Many of them – not all of them, but many of them, were Sophists. These men had philosophical ideas that were disagreeable to Socrates and, more importantly, Socrates’ star pupil, Plato. Let’s do something we haven’t done in a little while. Let’s build a T-chart. On the left hand side is Socrates/Plato. And on the right hand side are the Sophists. We’re going to nail down the biggest differences between them – again, Socrates/Plato on the left, Sophists on the right.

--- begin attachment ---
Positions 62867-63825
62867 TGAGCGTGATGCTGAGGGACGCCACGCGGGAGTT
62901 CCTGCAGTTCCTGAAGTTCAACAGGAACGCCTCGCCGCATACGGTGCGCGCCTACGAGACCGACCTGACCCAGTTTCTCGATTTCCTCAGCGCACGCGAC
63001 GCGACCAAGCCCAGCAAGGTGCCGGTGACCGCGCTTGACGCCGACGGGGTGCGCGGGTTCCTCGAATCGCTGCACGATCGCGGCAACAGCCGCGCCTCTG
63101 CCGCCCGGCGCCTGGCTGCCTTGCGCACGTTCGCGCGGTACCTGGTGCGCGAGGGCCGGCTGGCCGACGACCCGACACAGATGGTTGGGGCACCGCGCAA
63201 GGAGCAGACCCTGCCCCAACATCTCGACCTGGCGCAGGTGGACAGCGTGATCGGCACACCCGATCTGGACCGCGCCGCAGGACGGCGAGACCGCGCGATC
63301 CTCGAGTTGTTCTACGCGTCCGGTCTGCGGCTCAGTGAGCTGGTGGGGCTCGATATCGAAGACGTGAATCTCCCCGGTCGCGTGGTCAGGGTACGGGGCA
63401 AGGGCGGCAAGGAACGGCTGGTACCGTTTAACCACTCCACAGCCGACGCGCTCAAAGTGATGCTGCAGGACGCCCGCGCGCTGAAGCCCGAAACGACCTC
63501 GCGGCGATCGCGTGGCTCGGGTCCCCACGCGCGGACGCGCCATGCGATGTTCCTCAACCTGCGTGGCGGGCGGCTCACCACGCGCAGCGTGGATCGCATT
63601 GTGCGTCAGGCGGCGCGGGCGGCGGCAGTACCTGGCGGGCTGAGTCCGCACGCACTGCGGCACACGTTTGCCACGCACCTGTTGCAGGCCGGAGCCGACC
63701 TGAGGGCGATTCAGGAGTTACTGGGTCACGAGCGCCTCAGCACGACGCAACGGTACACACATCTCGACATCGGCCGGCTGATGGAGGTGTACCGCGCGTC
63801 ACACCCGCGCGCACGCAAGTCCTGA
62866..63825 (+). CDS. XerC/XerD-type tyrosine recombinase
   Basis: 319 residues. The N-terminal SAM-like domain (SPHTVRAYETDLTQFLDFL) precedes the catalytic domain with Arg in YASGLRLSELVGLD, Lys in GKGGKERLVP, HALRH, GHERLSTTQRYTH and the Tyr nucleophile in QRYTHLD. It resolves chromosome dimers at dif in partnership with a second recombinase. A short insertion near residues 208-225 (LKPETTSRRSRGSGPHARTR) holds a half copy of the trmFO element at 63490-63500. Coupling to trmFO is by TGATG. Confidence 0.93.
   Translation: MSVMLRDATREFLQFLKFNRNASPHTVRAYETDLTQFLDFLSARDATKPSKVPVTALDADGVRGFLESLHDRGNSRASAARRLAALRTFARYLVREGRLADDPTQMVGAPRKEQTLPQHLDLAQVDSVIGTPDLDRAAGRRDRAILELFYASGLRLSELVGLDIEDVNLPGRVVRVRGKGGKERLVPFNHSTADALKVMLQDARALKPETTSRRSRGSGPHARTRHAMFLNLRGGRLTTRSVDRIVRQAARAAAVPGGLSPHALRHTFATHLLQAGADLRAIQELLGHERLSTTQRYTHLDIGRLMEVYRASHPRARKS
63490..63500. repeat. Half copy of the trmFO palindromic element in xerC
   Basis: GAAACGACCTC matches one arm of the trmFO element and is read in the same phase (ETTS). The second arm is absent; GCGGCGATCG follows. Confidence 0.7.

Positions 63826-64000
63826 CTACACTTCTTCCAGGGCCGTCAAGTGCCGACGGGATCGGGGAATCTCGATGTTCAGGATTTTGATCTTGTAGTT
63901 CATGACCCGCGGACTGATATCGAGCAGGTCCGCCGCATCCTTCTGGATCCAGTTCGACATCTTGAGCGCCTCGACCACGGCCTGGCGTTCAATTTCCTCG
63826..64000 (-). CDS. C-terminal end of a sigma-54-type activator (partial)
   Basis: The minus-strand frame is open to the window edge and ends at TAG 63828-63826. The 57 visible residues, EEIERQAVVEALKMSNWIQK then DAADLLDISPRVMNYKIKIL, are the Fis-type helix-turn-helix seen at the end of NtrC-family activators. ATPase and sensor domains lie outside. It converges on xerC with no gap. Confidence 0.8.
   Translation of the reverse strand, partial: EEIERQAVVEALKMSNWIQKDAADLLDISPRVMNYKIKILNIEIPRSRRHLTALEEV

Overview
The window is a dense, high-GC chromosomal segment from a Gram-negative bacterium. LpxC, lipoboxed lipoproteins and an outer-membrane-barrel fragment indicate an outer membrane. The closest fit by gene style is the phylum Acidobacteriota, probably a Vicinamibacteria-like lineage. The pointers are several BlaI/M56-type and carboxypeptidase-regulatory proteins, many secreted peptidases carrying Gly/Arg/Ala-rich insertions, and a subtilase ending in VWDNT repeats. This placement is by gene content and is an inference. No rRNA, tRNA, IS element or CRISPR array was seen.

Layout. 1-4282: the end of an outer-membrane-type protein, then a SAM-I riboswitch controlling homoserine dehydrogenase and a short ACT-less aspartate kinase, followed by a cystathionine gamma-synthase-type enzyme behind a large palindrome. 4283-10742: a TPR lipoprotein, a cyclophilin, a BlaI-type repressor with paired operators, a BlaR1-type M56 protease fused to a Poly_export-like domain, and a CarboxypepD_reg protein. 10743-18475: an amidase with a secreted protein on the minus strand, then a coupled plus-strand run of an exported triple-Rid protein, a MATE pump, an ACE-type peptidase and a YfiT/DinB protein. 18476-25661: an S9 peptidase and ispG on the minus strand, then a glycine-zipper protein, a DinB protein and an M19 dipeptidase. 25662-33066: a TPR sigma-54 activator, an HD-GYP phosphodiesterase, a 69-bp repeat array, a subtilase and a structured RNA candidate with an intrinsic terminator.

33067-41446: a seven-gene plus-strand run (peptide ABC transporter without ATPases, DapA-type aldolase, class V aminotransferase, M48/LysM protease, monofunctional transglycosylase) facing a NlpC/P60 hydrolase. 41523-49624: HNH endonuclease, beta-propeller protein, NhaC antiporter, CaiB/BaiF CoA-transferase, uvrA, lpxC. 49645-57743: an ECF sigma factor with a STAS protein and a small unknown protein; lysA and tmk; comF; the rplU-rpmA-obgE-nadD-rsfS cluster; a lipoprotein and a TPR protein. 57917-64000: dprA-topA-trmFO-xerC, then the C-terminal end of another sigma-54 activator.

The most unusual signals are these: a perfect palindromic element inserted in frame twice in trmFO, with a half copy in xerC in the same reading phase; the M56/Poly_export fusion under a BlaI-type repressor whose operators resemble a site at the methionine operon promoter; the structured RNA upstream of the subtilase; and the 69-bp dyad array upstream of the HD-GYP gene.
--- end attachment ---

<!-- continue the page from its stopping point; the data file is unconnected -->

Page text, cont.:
Left hand column. Socrates/Plato were religiously orthodox. And in fact, it’s commonplace in scholarship to compare their philosophy to Christianity.3 The philosophy of Plato and Socrates valued discipline, and temperance, and mind over matter. Plato sought out the eternal truisms for ethical self conduct and the organization of the universe, arguing, famously, that a supersensory realm of forms exists, and that this world beyond the senses is the paramount tier of reality. The willing death of Socrates at the hands of the Athenian state in 399 BCE is unmistakably the story of a great martyr perishing for his beliefs, and surely resonated with generations of Christian intellectuals who read it and copied it throughout antiquity. Of all the hundreds of ancient philosophers who might have made it down to us, it’s not a coincidence that so much Plato was copied in the scriptoriums of the Middle Ages. With important exceptions, Plato and his philosophical successors have been co-opted and spliced with Christianity, for two thousand years.